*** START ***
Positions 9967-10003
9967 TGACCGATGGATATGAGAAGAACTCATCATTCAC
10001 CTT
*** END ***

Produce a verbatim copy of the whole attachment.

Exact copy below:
Positions 9967-10003
9967 TGACCGATGGATATGAGAAGAACTCATCATTCAC
10001 CTT